* Moshekwa Langa now lives in the Netherlands. During his early years in the South African nativelands of Limpopa under apartheid, the area wasn't even given the dignity of appearing on maps.

Moshekwa Langa
at Blain|Southern
4 Hanover Square
London W1

Monday, 20 August 2018

Chance occurrences? They happen. Life-changing chance occurrences? They happen too. Listening to a performance of Bach's Chaconne and later seeing Lucas Cranach the Elder's Cupid complaining to Venus in Room 4 of the National Gallery quite possibly did it for me last Friday.

Music first: It was the video* of members of the New York based Limón Dance Company** dancing to the Bach Chaconne played live in their studio by violinist Johnny Gandelsman that seized my ears. Apologies if I have not managed to upload it here in a playable form: I will go on trying. Or go direct to @stradmag on Twitter and scroll down to Friday 17. I wonder if you can imagine this music before your ears open to it, this highest of high art. 

Bach was writing the Partita of which the Chaconne is the final part between 1717-20. Cranach was painting Cupid and Venus, the painting that seized my eyes, around 1526-7, two centuries earlier. Yet the sources seem similar, at least in artistic terms, the solemn, celebratory or seasonal dances dating from before the Renaissance: gigues, gavottes, sarabandes, allemandes, all of them gradually becoming formalised and standardised through the Baroque period and beyond and taken to the highest state of art by Bach in his Suites. What melodies Cranach had heard while he painted we know not. But the way he depicts Venus is dance-like in her graceful, balletically attenuated descent, called to earth by her lovable little imp, her face a study of maternal forbearance.

Cupid has stolen a honeycomb and been well stung by the angry bees. Cranach painted the subject many times. The inspiration was a poem by Theocritus. The version in the National Gallery (acquired by purchase in 1963) is for my money the best of the lot. In it Venus wears the kind of a-la-mode hat with ostrich plumes that Cranach had earlier used for his depictions of royal hunting parties. Sheer painterly panache.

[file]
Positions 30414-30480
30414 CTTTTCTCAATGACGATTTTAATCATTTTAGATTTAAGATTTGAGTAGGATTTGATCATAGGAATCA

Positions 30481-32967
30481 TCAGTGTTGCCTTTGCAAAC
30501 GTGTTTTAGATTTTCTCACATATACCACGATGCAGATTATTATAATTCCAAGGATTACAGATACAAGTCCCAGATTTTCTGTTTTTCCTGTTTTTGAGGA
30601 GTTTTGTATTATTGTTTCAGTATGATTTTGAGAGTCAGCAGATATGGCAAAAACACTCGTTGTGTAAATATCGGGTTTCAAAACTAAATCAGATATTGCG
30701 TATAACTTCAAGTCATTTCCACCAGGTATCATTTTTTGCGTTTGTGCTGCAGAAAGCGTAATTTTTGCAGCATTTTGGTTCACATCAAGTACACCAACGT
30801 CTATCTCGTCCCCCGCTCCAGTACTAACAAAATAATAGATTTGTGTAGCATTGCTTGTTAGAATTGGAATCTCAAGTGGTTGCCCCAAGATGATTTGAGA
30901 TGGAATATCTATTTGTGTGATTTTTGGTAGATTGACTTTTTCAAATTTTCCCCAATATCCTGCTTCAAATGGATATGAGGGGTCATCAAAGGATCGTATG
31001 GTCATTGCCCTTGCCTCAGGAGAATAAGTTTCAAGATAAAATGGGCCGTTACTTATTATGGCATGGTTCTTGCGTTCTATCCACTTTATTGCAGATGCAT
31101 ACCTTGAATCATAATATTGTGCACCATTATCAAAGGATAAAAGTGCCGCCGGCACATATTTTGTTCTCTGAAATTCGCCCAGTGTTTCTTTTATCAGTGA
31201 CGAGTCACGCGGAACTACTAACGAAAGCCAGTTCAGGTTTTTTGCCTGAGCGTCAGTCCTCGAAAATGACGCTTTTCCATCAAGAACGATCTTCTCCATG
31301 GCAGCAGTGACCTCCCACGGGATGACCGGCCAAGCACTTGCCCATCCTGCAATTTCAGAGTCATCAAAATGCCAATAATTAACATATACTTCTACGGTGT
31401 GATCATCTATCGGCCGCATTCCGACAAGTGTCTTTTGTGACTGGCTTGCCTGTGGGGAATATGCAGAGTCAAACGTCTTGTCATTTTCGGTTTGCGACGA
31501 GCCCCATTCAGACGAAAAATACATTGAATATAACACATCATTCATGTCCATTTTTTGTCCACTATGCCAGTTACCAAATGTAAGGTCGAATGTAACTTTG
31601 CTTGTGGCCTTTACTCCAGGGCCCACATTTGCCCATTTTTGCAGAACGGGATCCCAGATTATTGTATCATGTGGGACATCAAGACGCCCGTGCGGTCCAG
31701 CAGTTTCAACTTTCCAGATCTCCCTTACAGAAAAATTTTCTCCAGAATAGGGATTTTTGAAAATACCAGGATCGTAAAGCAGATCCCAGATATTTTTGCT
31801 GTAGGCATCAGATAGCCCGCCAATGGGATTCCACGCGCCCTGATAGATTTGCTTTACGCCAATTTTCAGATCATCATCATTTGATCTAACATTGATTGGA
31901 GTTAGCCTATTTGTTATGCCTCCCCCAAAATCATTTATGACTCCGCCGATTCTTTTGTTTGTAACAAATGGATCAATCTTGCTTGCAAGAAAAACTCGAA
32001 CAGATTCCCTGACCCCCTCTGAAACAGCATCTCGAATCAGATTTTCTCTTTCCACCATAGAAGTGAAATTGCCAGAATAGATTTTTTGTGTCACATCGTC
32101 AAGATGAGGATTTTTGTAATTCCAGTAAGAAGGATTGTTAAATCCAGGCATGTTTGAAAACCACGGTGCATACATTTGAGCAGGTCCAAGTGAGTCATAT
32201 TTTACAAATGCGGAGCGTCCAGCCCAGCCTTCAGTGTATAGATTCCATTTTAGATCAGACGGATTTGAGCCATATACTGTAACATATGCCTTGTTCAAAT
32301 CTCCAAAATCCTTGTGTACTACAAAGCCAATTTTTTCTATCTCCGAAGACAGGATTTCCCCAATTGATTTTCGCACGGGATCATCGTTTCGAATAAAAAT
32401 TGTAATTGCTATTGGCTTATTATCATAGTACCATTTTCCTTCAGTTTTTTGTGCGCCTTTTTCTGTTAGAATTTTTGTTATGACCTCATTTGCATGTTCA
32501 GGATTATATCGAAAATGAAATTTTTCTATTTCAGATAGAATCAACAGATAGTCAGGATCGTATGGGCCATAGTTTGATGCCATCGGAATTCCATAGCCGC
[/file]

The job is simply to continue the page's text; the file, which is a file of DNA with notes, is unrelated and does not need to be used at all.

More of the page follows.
In the poem, Cupid does have a question for his mother. Look at these tiny insects he exclaims. How can they make these great big painful wounds? Well, look at you she says, ask yourself how can such a little boy make such a big, painful wound every time you shoot one of your arrows. Room 4, German works, is filled with such wonders. Have a look at them before your visit at this link.

*   From WQXR via Twitter
** Choreography by José Limón

The National Gallery
Trafalgar Square
London WC2

Friday, 3 August 2018

Until Saturday 18 August

At Sadie Coles, 62 Kingly Street W1
Urs Fischer 'soft'

The artist and their gallerist represent a productive dyad, the latter providing motivation and the former earning a regular pay cheque and reputation boost for work sold. 

Friday, 13 July 2018

When a workplace resembles an atelier . . .

I imagine people are happy to work
here, a street-facing creative space. 
I hope so anyway. The builders by
the way, by a trick of light, are sitting 
across the street. This is Wells Street,
more and more becoming its very own

Tuesday, 3 July 2018

I love the way Soho continues to reinvent itself.